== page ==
The US could help solve a global security problem and boost its image abroad by helping willing experts share their cybersecurity knowledge around the country and the globe.
Like legitimate e-commerce, ransomware e-crime is increasing in scale, value and sophistication.
Cybercrime affects individuals and families as they navigate online life. But significant efforts focus instead on cybersecurity, protecting institutional networks and systems – rather than people.
Scanning physical items constructed with nefarious intent can introduce malware into a smartphone or computer.
The states' handover of driver licence data for a beefed up national facial biometric matching capability would only bring existing arrangements into 'real time'.
The cyberthreat from China is one more of espionage than destruction. And it's changing – perhaps even lessening.
There are technical reasons companies can be slow to update software, but as seen in the Equifax hack, a key problem is management.
The modern world depends on critical systems, networks and data repositories that are not as secure as they should be. Breaches will continue until society as a whole makes some big changes.
A roundup of research into what makes passwords secure, and options for new standards of login authentication.
While security researchers are yet to perform a thorough analysis of iOS 11 and Face ID, past issues with the hardware and software of the iPhone point to areas of potential concern.
US military bases usually get their electricity from the civilian grid, which is vulnerable to attack and to disaster. Solar-powered microgrids could protect national security, and would save money.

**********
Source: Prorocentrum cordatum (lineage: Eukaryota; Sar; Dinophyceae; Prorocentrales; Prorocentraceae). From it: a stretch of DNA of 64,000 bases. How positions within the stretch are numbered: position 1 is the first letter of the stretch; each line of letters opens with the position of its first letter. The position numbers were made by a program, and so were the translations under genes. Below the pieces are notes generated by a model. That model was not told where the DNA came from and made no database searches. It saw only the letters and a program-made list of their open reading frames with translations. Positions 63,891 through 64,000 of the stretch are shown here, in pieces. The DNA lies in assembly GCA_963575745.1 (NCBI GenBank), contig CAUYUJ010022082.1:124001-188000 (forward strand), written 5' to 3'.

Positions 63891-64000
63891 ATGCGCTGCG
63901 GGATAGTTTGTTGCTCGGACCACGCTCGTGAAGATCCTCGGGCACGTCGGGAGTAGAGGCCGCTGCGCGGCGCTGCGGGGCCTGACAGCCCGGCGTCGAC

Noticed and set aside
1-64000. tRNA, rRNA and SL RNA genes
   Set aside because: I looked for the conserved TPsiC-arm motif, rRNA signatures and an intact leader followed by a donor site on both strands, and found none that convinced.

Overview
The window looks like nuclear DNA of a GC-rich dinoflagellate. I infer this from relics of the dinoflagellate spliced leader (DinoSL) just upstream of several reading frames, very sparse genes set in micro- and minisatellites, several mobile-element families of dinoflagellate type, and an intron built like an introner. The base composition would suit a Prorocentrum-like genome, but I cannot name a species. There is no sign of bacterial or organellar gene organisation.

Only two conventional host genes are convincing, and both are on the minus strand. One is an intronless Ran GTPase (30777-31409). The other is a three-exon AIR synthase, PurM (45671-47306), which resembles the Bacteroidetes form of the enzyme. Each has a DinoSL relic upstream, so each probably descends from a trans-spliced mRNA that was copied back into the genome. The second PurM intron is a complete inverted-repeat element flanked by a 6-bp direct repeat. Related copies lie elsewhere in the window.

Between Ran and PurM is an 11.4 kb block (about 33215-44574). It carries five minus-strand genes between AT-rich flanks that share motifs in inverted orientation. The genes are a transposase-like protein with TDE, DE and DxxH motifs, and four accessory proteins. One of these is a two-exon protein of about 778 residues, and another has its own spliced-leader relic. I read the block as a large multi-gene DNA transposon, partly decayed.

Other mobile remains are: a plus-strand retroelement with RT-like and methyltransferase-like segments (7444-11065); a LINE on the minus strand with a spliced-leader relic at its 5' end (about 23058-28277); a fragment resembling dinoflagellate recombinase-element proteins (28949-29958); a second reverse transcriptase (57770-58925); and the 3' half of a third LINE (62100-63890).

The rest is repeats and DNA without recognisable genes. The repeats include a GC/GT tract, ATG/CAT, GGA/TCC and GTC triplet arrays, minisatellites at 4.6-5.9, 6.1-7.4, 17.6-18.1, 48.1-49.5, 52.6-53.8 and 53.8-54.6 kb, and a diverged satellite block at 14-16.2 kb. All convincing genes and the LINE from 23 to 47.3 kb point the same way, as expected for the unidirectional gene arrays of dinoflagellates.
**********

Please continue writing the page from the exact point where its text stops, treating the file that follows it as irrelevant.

Some of the iPhone's innovations have made users less secure.
It's impossible to be certain of safety while using Gmail, Yahoo mail and other web-based email systems. The best solution is a radical one: It's time to return to plain, text-only email.
Many Australians are unaware of current police and intelligence powers when it comes to accessing our data.
Australia's Therapeutic Goods Administration must learn to deal with software rather than simply bits of metal and plastic.
Without proper checks, police could have significantly expanded scope to search homes and computers around the world.
The companies that make our digital devices think – and act – like they still own them, even after we've bought them. Are we becoming digital serfs?
Support from overseas law enforcement and tech companies is typically a slow and cumbersome process.
Pacemakers are Internet of Things devices for the human body, but they're still not particularly secure.
Recent federal changes to password-strength guidelines echo the findings of research we've been doing. It's time to think differently about what makes a password secure.